Space News from
Frost discovered on top of giant Mars volcanoes
Paris, June 10 (AFP) Jun 10, 2024
Early morning frost has been detected on the peaks of massive volcanoes on Mars, an unexpected discovery about the dispersal of water on Mars that could one day prove essential for human exploration, scientists said.

The early morning frost was spotted in images taken by the European Space Agency's Trace Gas Orbiter, according to a study published in the journal Nature Geoscience on Monday.

The immense volcanoes are in the Tharsis plateau, an elevated region nearly 5,000 kilometres (3,100 miles) wide near the Martian equator.

The volcanoes have been extinct for millions of years. Among them is the largest volcano in the solar system, Olympus Mons, which is almost three times taller than Mount Everest.

The discovery came by chance -- no one expected to find frost in this region.

"We thought it was impossible for frost to form around Mars's equator," lead study author Adomas Valantinas said in a statement.

Plenty of sunshine and a thin atmosphere mean the temperature is relatively warm up there, "unlike what we see on Earth, where you might expect to see frosty peaks," the researcher at Brown University in the United States said in a statement.

There is also little water in the atmosphere near the Martian equator, making condensation less likely.

"Other space probes have observed frost but in wetter regions -- notably the northern plains," study co-author Frederic Schmidt of France's Paris-Saclay University told AFP.

The Trace Gas Orbiter, which has been orbiting Mars since 2018, was able to take images when the first rays of the Sun crossed over the tops of the volcanoes.

"We saw a shiny, blue deposit there, a particular texture that we only see in the early morning and during the cold seasons," Schmidt said.

The layer of the ice is only the thickness of a hair -- and it does not last long.

But there is about 150,000 tonnes of water -- equivalent to 60 Olympic swimming pools -- in the daily frost at the summits of volcanoes Olympus Mons, Arsia Mons, Ascraeus Mons and Ceraunius Tholus, the ESA said.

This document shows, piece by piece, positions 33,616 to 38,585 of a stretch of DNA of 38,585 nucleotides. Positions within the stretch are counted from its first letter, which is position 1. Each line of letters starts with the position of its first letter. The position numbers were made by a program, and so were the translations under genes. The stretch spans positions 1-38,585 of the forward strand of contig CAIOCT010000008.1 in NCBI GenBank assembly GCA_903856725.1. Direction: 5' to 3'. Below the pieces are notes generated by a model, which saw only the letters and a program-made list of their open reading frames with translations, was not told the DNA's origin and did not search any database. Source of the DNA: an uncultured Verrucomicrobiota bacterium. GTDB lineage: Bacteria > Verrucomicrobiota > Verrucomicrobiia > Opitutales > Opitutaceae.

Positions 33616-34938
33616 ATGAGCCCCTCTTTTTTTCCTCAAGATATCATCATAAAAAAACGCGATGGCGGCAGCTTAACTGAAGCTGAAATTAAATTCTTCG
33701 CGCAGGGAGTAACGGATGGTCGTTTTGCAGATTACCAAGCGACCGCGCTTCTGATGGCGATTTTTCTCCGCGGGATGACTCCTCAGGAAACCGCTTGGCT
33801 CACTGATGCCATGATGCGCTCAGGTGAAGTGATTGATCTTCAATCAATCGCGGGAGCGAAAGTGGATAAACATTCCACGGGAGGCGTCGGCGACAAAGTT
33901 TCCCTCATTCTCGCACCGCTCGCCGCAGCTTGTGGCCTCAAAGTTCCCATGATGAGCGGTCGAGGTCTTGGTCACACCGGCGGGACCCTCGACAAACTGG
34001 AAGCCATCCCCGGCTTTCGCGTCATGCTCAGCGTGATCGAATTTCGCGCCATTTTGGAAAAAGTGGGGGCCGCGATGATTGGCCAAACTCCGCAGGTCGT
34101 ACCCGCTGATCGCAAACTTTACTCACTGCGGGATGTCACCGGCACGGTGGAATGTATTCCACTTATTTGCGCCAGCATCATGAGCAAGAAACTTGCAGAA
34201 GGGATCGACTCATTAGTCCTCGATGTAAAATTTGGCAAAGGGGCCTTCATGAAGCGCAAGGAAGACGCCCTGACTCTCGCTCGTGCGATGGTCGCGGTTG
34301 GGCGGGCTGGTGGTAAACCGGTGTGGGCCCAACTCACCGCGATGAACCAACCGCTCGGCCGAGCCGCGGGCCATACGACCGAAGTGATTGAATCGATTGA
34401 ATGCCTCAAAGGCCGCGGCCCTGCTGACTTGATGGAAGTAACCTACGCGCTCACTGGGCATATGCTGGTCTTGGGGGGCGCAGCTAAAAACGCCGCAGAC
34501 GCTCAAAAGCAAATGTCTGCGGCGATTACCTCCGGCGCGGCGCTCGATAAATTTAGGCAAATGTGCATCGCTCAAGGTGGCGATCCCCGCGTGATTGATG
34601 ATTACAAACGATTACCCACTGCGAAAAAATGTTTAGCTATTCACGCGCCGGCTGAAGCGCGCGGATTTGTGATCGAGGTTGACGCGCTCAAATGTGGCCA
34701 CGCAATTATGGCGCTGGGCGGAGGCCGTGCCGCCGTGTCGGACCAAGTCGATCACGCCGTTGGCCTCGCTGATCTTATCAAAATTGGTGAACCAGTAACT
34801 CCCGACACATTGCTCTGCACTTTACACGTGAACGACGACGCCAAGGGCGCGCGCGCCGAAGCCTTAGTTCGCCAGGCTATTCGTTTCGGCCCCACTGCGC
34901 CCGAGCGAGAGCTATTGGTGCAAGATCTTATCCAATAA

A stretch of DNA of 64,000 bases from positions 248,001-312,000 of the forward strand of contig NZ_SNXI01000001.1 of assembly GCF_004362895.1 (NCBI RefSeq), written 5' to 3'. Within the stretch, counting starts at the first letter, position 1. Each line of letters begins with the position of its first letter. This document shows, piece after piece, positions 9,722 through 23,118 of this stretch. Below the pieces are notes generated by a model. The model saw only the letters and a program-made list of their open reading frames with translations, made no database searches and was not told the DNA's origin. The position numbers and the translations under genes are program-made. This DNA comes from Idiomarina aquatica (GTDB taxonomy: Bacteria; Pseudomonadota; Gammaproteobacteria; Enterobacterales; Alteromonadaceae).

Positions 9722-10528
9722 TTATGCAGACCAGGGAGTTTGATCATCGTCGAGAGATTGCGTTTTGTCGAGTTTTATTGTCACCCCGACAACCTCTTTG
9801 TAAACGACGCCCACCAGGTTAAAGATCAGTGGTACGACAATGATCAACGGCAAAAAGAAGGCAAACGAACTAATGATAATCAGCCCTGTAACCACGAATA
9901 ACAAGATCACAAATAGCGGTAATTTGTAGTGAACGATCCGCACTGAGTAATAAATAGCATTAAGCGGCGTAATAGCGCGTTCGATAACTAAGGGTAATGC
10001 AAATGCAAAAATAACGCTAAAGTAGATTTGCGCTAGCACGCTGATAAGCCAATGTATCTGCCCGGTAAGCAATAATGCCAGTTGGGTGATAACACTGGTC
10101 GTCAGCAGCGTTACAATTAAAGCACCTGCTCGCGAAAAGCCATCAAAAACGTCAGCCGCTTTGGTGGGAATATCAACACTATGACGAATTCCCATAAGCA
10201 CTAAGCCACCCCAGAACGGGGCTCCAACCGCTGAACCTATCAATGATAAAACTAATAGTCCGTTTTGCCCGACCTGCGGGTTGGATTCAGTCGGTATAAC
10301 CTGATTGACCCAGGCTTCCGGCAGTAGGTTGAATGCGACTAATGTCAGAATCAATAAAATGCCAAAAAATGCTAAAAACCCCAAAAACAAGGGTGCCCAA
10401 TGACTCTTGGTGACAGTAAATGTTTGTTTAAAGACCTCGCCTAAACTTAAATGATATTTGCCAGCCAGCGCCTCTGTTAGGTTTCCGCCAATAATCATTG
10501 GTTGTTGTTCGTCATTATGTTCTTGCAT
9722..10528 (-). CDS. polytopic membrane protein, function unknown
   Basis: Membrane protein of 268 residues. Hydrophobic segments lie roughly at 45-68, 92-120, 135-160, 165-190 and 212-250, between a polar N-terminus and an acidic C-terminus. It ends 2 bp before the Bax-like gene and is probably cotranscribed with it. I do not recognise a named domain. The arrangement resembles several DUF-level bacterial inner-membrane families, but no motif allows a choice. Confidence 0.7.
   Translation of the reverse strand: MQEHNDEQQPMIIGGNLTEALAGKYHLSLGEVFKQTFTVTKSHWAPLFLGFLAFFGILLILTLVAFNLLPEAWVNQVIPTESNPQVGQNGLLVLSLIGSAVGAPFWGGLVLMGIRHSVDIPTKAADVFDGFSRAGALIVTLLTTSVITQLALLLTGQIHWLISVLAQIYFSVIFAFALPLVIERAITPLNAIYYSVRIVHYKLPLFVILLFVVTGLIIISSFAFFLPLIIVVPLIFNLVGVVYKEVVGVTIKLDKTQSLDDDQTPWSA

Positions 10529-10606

- A touch of frost -

The researchers suggested the frost is caused by a micro-climate that forms inside the calderas of the huge volcanoes.

As wind whips up the sides of the volcanoes, it brings "relatively moist air from near the surface up to higher altitudes, where it condenses and settles as frost," study co-author Nicolas Thomas explained.

"We actually see this happening on Earth and other parts of Mars," said Thomas, who works on the Trace Gas Orbiter's imaging system.

Modelling how these frosts form "could allow scientists to reveal more of Mars's remaining secrets, including where water exists and how it moves between reservoirs," the ESA said.

This may prove crucial for planned missions that could see humans set foot on Martian soil.

"We could recover water from the frost for human consumption, or launch rockets from Mars by separating the oxygen and hydrogen molecules," Schmidt said.

Mapping the location of water on Mars -- which only exists as ice or vapour -- could also be key in the search for signs of extra-terrestrial life.

Liquid water is considered one of the essential ingredients for life on other planets.




Space News from
China lunar probe returns to Earth with samples
Reusable carrier rocket completes critical hop test
NASA calls off spacewalk for second time this month

24/7 Energy News Coverage
Whoever controls electrolytes will pave the way for electric vehicles
Plants Store Less Carbon than Previously Estimated, Study Shows
Controlling magnetite with light

Military Space News, Nuclear Weapons, Missile Defense
Philippines eyes China talks after violent sea clash
US says China fears Korean crisis after Putin trip; as North sends trash-filled balloons south again
US urges Israel's defense minister to avoid Lebanon escalation

24/7 News Coverage
'Urgent' for Australia to protect Great Barrier Reef: UNESCO
World not ready for climate change-fuelled wildfires: experts
Scores killed across China as floods continue

All rights reserved. Copyright Agence France-Presse. Sections of the information displayed on this page (dispatches, photographs, logos) are protected by intellectual property rights owned by Agence France-Presse. As a consequence, you may not copy, reproduce, modify, transmit, publish, display or in any way commercially exploit any of the content of this section without the prior written consent of Agence France-Presse.